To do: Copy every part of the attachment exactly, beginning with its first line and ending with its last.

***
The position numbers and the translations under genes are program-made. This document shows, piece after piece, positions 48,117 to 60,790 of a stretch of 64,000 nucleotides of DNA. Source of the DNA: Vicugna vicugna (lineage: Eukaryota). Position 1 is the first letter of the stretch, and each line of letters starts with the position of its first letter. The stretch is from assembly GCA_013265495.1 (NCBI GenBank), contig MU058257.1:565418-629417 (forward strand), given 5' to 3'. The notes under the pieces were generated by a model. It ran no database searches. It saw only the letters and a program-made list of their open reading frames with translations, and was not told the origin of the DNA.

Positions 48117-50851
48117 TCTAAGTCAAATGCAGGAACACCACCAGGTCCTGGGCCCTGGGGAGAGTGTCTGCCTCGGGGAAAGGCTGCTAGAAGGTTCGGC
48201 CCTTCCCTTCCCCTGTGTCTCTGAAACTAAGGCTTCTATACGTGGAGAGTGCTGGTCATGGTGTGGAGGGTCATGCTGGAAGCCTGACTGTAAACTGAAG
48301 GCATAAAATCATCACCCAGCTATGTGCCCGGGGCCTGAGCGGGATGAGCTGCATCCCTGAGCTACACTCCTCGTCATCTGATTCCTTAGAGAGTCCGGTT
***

The position numbers and the translations under genes are program-made. This document shows, piece after piece, positions 48,117 to 60,790 of a stretch of 64,000 nucleotides of DNA. Source of the DNA: Vicugna vicugna (lineage: Eukaryota). Position 1 is the first letter of the stretch, and each line of letters starts with the position of its first letter. The stretch is from assembly GCA_013265495.1 (NCBI GenBank), contig MU058257.1:565418-629417 (forward strand), given 5' to 3'. The notes under the pieces were generated by a model. It ran no database searches. It saw only the letters and a program-made list of their open reading frames with translations, and was not told the origin of the DNA.

Positions 48117-50851
48117 TCTAAGTCAAATGCAGGAACACCACCAGGTCCTGGGCCCTGGGGAGAGTGTCTGCCTCGGGGAAAGGCTGCTAGAAGGTTCGGC
48201 CCTTCCCTTCCCCTGTGTCTCTGAAACTAAGGCTTCTATACGTGGAGAGTGCTGGTCATGGTGTGGAGGGTCATGCTGGAAGCCTGACTGTAAACTGAAG
48301 GCATAAAATCATCACCCAGCTATGTGCCCGGGGCCTGAGCGGGATGAGCTGCATCCCTGAGCTACACTCCTCGTCATCTGATTCCTTAGAGAGTCCGGTT